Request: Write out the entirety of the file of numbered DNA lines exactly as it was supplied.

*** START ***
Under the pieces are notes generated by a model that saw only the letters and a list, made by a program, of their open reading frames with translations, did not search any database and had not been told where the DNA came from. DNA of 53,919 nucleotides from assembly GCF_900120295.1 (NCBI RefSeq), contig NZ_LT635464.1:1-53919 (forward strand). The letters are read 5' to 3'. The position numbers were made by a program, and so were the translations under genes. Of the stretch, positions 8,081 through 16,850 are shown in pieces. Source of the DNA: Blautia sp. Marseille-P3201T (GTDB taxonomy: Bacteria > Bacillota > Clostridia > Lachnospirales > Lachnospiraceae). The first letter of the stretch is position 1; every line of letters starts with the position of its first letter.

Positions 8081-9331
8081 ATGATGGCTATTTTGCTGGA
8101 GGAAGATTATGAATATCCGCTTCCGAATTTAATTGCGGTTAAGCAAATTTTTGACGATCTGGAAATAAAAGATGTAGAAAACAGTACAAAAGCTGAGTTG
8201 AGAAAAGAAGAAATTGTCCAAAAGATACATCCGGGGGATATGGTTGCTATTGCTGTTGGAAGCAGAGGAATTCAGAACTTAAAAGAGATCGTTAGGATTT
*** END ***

Under the pieces are notes generated by a model that saw only the letters and a list, made by a program, of their open reading frames with translations, did not search any database and had not been told where the DNA came from. DNA of 53,919 nucleotides from assembly GCF_900120295.1 (NCBI RefSeq), contig NZ_LT635464.1:1-53919 (forward strand). The letters are read 5' to 3'. The position numbers were made by a program, and so were the translations under genes. Of the stretch, positions 8,081 through 16,850 are shown in pieces. Source of the DNA: Blautia sp. Marseille-P3201T (GTDB taxonomy: Bacteria > Bacillota > Clostridia > Lachnospirales > Lachnospiraceae). The first letter of the stretch is position 1; every line of letters starts with the position of its first letter.

Positions 8081-9331
8081 ATGATGGCTATTTTGCTGGA
8101 GGAAGATTATGAATATCCGCTTCCGAATTTAATTGCGGTTAAGCAAATTTTTGACGATCTGGAAATAAAAGATGTAGAAAACAGTACAAAAGCTGAGTTG
8201 AGAAAAGAAGAAATTGTCCAAAAGATACATCCGGGGGATATGGTTGCTATTGCTGTTGGAAGCAGAGGAATTCAGAACTTAAAAGAGATCGTTAGGATTT